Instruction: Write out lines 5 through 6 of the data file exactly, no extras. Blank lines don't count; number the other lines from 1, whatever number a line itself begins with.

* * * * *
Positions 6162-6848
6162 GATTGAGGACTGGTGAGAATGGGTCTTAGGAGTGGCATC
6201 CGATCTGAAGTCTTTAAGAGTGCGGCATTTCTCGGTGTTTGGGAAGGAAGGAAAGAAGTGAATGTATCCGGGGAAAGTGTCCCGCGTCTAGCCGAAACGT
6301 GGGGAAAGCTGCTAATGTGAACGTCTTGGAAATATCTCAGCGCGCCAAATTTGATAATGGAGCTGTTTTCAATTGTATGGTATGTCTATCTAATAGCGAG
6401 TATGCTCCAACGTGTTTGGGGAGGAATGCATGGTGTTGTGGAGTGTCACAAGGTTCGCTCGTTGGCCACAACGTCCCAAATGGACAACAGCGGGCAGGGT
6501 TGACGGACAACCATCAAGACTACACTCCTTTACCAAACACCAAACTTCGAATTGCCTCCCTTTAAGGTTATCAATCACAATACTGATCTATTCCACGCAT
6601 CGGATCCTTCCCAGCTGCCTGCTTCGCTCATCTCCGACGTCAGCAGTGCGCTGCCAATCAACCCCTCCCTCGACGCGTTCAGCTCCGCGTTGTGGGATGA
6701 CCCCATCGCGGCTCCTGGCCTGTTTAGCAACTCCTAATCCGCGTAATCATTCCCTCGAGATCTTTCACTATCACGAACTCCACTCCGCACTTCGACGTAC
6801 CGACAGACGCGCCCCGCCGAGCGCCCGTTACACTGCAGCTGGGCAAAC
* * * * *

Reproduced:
6401 TATGCTCCAACGTGTTTGGGGAGGAATGCATGGTGTTGTGGAGTGTCACAAGGTTCGCTCGTTGGCCACAACGTCCCAAATGGACAACAGCGGGCAGGGT
6501 TGACGGACAACCATCAAGACTACACTCCTTTACCAAACACCAAACTTCGAATTGCCTCCCTTTAAGGTTATCAATCACAATACTGATCTATTCCACGCAT